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Here's A Christian's Reply To 20 Reasons To Abandon Christianity


Cianna200
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I happened to stumble upon an article to why you should join or remain in Christianity and not abandon it, here is what it says. 1. Christianity is not based on fear - it is based on Christ. One of the biggest things Christ did, though, was die on the cross so we wouldn't have to go to hell, so yeah, avoidance of hell may be of interest to Christians. I certainly don't want to go to hell.

 

2. Christianity does not prey on the innocent. With a broad statement like that, one could only assume that the author mean for "innocent" to imply someone who has done nothing wrong (which is obviously not true, since the author goes on to say what s/he actually meant was children). Christians believe everyone sins, so no one is truly innocent... therefore, Christians "prey on" anyone who is not a believer, which just happens to include children since there are obviously children who do not believe. To say that Christians prey on the innocent is overbroad and the *one* 19th century Catholic book referenced is not reliable source to prove the statement.

 

3. Christianity is not based on dishonesty, it's based on Christ. Unfortunately, there are some who believe in God because of the "just in case" factor, but do you think these people are really *followers* of Jesus? Christians do not use "fear tactics" - they just state the truth: if you do not believe in Jesus as your savior, you will go to hell. It's very simple.

 

4. Christianity is not ego-centric. Christians believe that you must "lose" your life (give it to God to do with it what He will) in order to gain eternal life in heaven. The only argument for this statement is that Christians are egocentric because they become believers so that they will save their own life, and wanting to save their own life makes them egocentric. Wanting to save your eternal life, by itself, is not egocentric. Ecocentric means that you think the world revolves around you, and Christians don't believe that - the world revolves around God, not ourselves. Plus, if we were egocentric, we would never go out and witness to others so that they might think about reaching out for eternal life in heaven, too... we'd just say, "Hey, I'm a sure thing for heaven, so who cares about anyone else?" If you're a true Christian, you would NOT have that thought.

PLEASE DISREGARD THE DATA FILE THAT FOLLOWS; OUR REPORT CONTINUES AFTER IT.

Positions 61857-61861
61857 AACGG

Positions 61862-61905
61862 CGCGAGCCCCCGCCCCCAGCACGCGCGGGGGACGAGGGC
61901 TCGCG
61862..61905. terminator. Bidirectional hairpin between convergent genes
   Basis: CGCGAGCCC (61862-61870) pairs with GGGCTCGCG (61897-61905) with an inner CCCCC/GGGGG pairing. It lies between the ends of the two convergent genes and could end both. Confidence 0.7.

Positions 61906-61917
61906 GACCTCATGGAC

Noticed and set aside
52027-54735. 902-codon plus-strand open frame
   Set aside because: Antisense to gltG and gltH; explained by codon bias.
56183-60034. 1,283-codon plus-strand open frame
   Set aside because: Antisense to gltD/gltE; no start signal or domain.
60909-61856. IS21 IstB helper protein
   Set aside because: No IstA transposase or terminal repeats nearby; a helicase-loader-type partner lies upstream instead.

5. Christianity doesn't breed arrogance; certainly some "Christians" may think they're better than non-Christians, but that's not the truth and not how Jesus taught us to live. Above all He taught love, although this was not the only thing He taught. Believers do not feel they are "better" than non-believers, only grateful that, by the grace of God, they have become believers. They also go out and want to witness so others might become believers, as well (see above); how is this arrogant?

 

6. Christianity may breed authoritarianism, as we believe that God is the ultimate authority and we all have to answer to Him. However, the weak examples given of denying women the "right" to abortion (I am a woman and oppose abortion, and I know other women who oppose abortion and they are not even Christians!), wanting to teach abstinence (well, hey, if society changes enough that killing becomes acceptable in everyday life, let's make sure we arrive at the decision to kill in an orderly manner... oh wait, we've already done that w/the death penalty for certain crimes and with different penalties for murdering, depending on if you had a "legitimate" reason to murder and did it on the spur of the moment or planned it out), and events from the 15th century do not prove that Christians are in the wrong.